Bernard Black runs his own bookshop even though he doesn't much like people who buy books and hates having customers. Next door to Bernard's shop is the Nifty Gifty gift shop run by Fran, ... See full summary »
Alan Partridge a failed television presenter whose previous exploits had featured in the chat-show parody Knowing Me, Knowing You with Alan Partridge, and who is now presenting a programed on local radio in Norwich.
As the title suggests, "A Bit of Fry and Laurie" is less of a specific format than a 'coat-hanger' for short sketches, starring the comical duo in various, recurring or unique roles: ... See full summary »
Mark and Jez are a couple of twenty-something roommates who have nothing in common - except for the fact that their lives are anything but normal. Mayhem ensues as the pair strive to cope with day-to-day life.
Inept and manic English hotel owner and manager, Basil Fawlty, isn't cut out for his job. He's intolerant, rude and paranoid. All hell frequently breaks loose as Basil tries to run the hotel, constantly under verbal (and sometime physical) attack from his unhelpful wife Sybil, and hindered by the incompetent, but easy target, Manuel; their Spanish waiter. Written by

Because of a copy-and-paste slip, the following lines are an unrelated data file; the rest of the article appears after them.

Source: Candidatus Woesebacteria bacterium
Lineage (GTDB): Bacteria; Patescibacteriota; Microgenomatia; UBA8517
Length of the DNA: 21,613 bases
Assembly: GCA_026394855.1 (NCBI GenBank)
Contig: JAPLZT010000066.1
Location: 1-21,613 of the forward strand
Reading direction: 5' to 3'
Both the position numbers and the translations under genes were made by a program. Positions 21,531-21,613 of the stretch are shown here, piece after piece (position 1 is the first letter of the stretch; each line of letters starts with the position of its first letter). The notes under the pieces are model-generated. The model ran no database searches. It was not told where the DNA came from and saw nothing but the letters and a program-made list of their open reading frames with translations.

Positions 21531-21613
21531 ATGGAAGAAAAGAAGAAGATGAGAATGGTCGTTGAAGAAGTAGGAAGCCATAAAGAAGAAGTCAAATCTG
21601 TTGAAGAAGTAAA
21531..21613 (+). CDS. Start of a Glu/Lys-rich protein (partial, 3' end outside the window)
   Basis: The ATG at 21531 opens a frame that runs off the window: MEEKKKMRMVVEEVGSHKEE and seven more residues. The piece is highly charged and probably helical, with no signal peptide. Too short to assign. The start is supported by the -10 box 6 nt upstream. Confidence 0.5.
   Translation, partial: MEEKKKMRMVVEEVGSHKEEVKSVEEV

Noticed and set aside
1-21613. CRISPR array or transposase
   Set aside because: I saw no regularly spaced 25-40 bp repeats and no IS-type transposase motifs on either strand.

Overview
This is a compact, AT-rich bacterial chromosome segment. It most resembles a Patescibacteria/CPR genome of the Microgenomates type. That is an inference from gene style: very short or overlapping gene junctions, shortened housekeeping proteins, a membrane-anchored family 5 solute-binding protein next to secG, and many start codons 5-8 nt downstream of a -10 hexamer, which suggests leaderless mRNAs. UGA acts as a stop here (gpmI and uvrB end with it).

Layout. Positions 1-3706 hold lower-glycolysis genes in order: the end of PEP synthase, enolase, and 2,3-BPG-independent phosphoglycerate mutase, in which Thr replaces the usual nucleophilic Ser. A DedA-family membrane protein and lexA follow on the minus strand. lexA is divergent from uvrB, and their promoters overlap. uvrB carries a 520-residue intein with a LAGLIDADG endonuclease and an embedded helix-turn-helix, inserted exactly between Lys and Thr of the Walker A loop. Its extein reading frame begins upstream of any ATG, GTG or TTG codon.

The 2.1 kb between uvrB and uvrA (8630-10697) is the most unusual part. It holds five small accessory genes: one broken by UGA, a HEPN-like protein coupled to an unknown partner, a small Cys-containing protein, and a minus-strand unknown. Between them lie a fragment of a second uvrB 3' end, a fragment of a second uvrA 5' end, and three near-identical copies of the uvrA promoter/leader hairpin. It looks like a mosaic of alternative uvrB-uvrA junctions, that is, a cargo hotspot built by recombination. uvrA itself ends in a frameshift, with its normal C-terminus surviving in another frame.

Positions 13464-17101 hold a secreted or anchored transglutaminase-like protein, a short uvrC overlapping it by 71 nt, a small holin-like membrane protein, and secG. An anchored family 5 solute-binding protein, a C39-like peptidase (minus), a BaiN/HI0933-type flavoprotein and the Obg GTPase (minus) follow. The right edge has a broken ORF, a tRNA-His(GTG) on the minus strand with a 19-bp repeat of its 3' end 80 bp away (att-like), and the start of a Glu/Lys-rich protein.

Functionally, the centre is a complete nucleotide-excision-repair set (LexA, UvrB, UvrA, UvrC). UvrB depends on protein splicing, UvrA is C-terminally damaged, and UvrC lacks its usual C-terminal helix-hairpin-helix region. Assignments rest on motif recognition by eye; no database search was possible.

Actor Terence Conoley appears as two different characters. In the season one episode 'A Touch of Class' he plays 'Mr. Wareing'. In the season two episode 'Waldorf Salad' he appears again, this time wearing a toupee, as 'Mr. Johnston'. See more »
The room numbers in the hotel frequently changed from episode to episode. See more »
In the titles sequence of each episode, some of the letters on the Fawlty Towers sign are usually mixed up or missing altogether. The signs appear as follows: 1. Fawlty Towers 2. Fawlty Tower 3. Fawty Tower 4. Fawty Toer 5. Warty Towels 6. NO SIGN 7. Fawlty Tower 8. Watery Fowls 9. Flay Otters 10. Fatty Owls 11. Flowery Twats 12. Farty Towels See more »
This is probably one of the best situational comedies ever made and in my opinion few other television programs compare to it. It is hard to say what is so good about this little show as the main character is a rude prick, the story lines are rather simplistic, and the characters pretty much cardboard cut outs of class stereotypes (this is a British show after all), but each episode is a nearly perfect choreographed dance of escalating frustration with an impeccable touch of absurdity.
From brick walls appearing in doorways to mishaps during fire drills, from guests dying overnight to getting the right food for a gourmet, from class issues to just plain old mayhem this show has got it all. It is all in a meager 12 episodes, but that is what makes each episode absolutely priceless with hardly a dull moment. A classic in every sense of the word. 10/10
Not rated, suitable for everyone.
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